The whole universe sings a new song of praise:

The rivers clap their hands, the hills ring out for joy.


By the time we reach the Psalm there is no escaping the truth. When we sing, read, or pray about the elements and nature, I feel Spirit. A fierce and heretical longing arises within me. I want to know the elements directly. I want to focus on them, solely, I want to know them, experience them, and, heaven forbid, even worship them. I hear myself thinking it: “I want to be a Pagan!”


There is drumming as we exit the church and my feet want to dance, but I walk out like everyone else. Something terrifying and beautiful just happened, and I can’t help but think that maybe I am feeling a little like the disciples felt at the first Pentecost.


A couple of weeks later I am at my first solstice ritual. The gathering is held outdoors, on a beach. The fog is threatening to roll in, but it is still bright out. The sun will set soon. Strangers are gathered in a circle and then the fire is lit. The smell of woodsmoke mixes with salty ocean air. As the sun dips into the ocean on the horizon, we sing.


Holy shining sun, light radiance, radiance

Brother, come to us


I strip off my clothes and stand in the cold wind, kissed by the last rays of the solstice sun. I run with the strangers, run into the ocean, and I don’t stop until the cold closes around my body and salt water stings my flesh.


We are opening up in sweet surrender

To the numenous love light of the One


I return to the fire where naked bodies sway, drums pulse out a pagan beat, salt-crusted hair hugs cold bare skin.


We all come from the Goddess

And to her we shall return


This is exactly what I was longing for at Pentecost. My naked toes dig into the sand of the earth, the biting wind on my naked skin, the glow of fire on my cheeks, the salt water dripping off my limbs. I throw my head back and laugh, and then my feet begin to dance.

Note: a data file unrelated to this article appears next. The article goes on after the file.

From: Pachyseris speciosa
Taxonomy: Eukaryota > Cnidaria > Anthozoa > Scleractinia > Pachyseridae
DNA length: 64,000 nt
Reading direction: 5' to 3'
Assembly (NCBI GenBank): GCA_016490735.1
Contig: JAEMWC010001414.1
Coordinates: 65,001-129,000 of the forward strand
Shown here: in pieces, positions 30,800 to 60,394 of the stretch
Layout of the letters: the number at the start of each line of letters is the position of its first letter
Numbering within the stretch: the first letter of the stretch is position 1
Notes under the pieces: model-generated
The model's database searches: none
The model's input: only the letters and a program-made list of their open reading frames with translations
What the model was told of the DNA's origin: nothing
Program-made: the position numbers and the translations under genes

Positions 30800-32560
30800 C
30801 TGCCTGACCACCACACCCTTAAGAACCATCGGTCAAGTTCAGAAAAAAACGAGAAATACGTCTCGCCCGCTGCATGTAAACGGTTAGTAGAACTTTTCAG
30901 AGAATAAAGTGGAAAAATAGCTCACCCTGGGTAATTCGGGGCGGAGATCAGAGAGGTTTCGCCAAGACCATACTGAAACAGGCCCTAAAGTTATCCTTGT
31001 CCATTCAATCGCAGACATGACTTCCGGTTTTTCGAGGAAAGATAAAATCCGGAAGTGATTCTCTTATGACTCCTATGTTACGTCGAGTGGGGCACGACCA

NOTE: The above experience happened two years ago at Pentecost and the Summer Solstice, respectively. As of today I still work for the church mentioned here and I deeply respect its liturgy, faith, and practices. It has been an amazing experience to work for a Christian community so committed to love and respect that they continue to provide me with the best workplace I have ever had, regardless of my religious affiliation.

On another note, I realize that I have been focusing heavily on my personal experiences. Almost every time I sit down to write, I plan on exploring theology and intellectual issues. Instead, I have written about my experiences with signs, music, and storytelling. I am reminded of a conversation I had with Dr. Paul Louis Metzger last year. Being a graduate of the bible college in which he teaches, I expected our conversation to center around theology, but contrary to my intention, I kept talking about my experiences with Paganism and he made a comment about Christians needing to pay more attention to “phenomenology”. If an emphasis on experience over theology is indeed a Pagan trademark, maybe my being a relatively new Pagan explains why I am currently so drawn to the former.